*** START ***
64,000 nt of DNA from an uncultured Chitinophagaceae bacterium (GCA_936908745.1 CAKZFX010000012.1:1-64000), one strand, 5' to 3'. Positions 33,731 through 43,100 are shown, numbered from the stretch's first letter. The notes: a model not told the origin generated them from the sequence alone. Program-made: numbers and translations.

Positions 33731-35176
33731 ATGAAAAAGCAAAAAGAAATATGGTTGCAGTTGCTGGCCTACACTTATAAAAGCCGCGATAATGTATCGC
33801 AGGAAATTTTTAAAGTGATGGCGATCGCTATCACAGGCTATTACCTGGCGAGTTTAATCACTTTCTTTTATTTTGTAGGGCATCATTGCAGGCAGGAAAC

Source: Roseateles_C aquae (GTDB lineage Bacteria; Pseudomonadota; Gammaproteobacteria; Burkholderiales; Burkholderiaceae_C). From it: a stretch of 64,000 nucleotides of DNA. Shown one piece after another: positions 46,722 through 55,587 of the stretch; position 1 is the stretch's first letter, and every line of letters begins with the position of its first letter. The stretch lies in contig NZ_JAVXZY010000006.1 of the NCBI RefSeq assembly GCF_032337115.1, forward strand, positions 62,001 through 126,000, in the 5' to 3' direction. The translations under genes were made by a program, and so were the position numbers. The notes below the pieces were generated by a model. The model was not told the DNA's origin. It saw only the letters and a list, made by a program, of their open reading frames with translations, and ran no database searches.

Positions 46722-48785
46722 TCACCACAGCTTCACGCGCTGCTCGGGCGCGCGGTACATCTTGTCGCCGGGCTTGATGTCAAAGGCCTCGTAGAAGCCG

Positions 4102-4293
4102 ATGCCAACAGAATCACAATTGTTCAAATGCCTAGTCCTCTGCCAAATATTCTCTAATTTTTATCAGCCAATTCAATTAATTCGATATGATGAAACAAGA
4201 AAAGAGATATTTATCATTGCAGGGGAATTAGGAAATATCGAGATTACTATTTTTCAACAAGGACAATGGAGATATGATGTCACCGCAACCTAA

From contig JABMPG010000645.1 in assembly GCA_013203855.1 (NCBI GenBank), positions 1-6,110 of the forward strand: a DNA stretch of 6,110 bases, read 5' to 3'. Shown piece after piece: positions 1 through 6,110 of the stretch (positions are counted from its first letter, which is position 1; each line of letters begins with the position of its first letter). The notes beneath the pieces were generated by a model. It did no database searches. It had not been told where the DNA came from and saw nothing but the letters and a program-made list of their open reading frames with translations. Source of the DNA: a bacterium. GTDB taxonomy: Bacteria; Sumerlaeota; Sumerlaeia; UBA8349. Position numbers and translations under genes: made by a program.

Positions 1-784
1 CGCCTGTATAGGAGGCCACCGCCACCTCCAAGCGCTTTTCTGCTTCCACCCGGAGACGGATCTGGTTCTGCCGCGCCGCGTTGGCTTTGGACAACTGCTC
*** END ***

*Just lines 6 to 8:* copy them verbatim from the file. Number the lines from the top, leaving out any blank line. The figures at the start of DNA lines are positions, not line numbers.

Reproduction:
Positions 46722-48785
46722 TCACCACAGCTTCACGCGCTGCTCGGGCGCGCGGTACATCTTGTCGCCGGGCTTGATGTCAAAGGCCTCGTAGAAGCCG

Positions 4102-4293